Individuals and interactions over processes and tools
Working software over comprehensive documentation
Customer collaboration over contract negotiation
Responding to change over following a plan
That is, while there is value in the items on the right, we value the items on the left more"
|Table 2: Agile Values|
|Individuals and Interactions||Processes and Tools|
|Working Software||Comprehensive Documentation|
|Customer Collaboration||Contract Negotiation|
|Responding to Change||Following a Plan|
Although Agile puts more value on concrete Territory, abstract Maps are still essential to the process. An Agile iteration (shown in Figure 5) moves between Map (Planning) to Territory (Implementation). The Agile process is an instance of the Hermeneutic Circle.
|Figure 5: Agile Software Development Process|
Six Sigma CyclesSix Sigma quality assurance methodologies, along with Lean manufacturing are the fore-runners to Lean Startup approaches. Deming's Plan-Do-Check-Act cycle (shown in Figure 6) is central to Six Sigma.
The Plan-Do-Check-Act cycle is essentially a business-oriented application of the scientific method, which can be expressed as Hypothesis=> Experiment=> Analyse=> Revise. The last stage of the scientific method, Revise refers to updating the hypothesis, which kicks off another iteration of the process. The Plan-Do-Check-Act cycle, and the scientific method itself, move between abstract speculation (Map) and concrete verification (Territory). They are instances of the Hermeneutic Circle.
|Figure 6: Six Sigma PDCA|
The Lean Startup provides a scientific approach to creating and managing startups and get a desired product to customers' hands faster. The Lean Startup method teaches you how to drive a startup - how to steer, when to turn, and when to persevere - and grow a business with maximum acceleration. It is a principled approach to new product development. (theleanstartup.com)
|Figure 7: Lean Startup Loop (Eric Ries)|
Design DialogueDesign Thinking refers to a protocol for discovering new solutions through wider and deeper exploration of problem spaces. Design Thinking approaches are: human-centered, experimental, prototype-centric, and iterative. (Fast Company.)
Figure 8 shows a model of a representative Design Thinking cycle. The movement between abstract definition and concrete prototype is a movement between map and territory. The Design Thinking protocol is a Hermeneutic Circle.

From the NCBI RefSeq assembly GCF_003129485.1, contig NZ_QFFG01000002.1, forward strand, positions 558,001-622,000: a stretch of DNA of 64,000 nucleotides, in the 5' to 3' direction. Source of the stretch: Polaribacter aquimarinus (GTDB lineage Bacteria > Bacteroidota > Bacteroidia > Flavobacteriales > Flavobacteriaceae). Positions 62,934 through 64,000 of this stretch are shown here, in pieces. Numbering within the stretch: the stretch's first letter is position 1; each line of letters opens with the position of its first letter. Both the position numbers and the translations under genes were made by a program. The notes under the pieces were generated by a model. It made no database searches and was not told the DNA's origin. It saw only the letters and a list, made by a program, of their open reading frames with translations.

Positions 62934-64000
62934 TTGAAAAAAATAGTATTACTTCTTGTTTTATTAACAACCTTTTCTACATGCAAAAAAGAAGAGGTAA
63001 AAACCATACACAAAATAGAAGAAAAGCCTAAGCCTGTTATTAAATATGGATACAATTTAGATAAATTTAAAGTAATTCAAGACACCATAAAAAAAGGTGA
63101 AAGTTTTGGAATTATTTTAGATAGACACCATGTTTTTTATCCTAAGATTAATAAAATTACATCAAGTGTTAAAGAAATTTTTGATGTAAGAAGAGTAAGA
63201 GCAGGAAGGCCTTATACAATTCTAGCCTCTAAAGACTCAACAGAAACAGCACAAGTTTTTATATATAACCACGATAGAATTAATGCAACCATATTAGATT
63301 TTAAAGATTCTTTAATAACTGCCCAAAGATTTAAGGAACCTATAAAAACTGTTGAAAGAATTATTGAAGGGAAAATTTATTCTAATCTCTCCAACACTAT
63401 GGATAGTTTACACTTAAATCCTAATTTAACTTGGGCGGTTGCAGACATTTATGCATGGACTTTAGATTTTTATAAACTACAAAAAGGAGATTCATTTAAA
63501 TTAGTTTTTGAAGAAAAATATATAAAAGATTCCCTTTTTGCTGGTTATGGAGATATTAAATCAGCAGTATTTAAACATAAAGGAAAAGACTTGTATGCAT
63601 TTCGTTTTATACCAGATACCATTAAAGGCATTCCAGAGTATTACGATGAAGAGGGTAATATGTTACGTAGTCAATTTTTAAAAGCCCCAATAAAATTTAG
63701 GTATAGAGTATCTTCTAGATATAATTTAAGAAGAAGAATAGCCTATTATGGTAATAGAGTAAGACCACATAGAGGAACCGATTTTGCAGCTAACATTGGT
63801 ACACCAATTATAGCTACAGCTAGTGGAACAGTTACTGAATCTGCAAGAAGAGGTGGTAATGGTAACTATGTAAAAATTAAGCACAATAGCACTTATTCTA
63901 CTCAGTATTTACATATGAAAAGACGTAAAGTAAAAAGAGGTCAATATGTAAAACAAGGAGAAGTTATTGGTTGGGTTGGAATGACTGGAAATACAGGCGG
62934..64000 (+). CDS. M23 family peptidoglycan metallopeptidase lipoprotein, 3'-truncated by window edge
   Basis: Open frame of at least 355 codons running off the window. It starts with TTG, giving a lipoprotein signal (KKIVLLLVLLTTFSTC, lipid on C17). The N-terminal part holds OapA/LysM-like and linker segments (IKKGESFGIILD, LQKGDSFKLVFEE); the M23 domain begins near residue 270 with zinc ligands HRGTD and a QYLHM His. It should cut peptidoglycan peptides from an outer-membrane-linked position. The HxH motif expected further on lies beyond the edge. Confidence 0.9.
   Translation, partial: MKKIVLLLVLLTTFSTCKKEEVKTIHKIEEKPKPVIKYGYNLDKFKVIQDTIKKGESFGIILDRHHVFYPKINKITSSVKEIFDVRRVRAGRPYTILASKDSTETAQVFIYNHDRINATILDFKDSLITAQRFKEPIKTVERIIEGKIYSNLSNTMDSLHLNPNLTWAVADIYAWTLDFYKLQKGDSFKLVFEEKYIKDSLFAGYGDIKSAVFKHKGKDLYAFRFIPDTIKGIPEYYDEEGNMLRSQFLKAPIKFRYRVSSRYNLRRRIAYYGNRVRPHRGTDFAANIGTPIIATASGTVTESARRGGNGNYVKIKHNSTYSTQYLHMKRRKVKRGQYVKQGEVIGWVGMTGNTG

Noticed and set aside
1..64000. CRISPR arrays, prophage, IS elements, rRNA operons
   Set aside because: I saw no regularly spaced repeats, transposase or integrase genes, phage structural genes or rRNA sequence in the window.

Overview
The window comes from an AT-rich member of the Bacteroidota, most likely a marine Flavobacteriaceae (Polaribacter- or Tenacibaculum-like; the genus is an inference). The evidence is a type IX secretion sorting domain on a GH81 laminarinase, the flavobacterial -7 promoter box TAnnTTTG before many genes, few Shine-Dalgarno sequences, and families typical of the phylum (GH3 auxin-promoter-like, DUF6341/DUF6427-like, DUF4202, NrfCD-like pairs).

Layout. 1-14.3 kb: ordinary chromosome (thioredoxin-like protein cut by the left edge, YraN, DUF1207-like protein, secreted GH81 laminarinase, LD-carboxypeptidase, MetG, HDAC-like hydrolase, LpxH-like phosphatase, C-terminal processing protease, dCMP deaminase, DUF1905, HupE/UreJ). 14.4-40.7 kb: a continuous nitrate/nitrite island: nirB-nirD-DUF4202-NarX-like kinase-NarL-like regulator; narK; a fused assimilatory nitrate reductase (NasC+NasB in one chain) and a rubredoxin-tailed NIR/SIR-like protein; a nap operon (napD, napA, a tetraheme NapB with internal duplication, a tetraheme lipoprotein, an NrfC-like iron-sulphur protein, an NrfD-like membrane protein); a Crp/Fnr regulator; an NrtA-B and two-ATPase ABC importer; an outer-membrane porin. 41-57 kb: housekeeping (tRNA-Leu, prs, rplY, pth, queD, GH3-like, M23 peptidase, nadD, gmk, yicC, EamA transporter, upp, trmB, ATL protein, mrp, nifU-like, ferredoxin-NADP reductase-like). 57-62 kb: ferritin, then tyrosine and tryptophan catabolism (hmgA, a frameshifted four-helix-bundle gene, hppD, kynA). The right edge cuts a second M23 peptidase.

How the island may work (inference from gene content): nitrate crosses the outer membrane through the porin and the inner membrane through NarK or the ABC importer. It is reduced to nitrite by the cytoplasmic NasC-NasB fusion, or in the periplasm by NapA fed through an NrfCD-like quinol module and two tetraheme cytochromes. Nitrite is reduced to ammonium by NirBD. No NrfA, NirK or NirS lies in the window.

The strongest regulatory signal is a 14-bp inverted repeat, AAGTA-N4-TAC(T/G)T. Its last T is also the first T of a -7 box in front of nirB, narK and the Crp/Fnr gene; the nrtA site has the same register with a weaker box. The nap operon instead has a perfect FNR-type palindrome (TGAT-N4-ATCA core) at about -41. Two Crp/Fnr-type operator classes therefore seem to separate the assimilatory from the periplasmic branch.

|Figure 8 Design Thinking (adapted from Stanford D-School)|
Donald Schön, author of The Reflective Practitioner, describes the activity of Design as a reflective conversation with materials, a concise phrase containing all the elements of a Hermeneutic Circle.
|Figure 9: Yin and Yang|
Google offers an internal course called “search inside yourself” that has proved so popular that the company has created entry-level versions such as “neural self-hacking” and “managing your energy”. The search giant has also built a labyrinth for walking meditation. EBay has meditation rooms equipped with pillows and flowers. Twitter and Facebook are doing all they can to stay ahead in the mindfulness race. Evan Williams, one of Twitter’s founders, has introduced regular meditation sessions in his new venture, the Obvious Corporation, a start-up incubator and investment vehicle. (The Mindfulness Business. The Economist Nov 16th 2013)Mindfulness, according to Buddhist and Taoist traditions, is a path to enlightenment. By constant application of considered action and reflection, the practitioner herself is transformed. Whichever path you choose -- Engineering, Business, Design, or Holy Scripture -- keep your goal in mind, and your feet on the ground.
The next post discusses the different kinds of maps used by Engineering, Marketing, and Design.
Thanks to Ivan Chardin, Adler Jorge, Shaul Levi, Ana McGinley, Paul Neervoort, Carolien Postma and Sajid Saiyed for inspiring discussions and critical comments on earlier versions of this post (although they don't necessarily agree with all of this).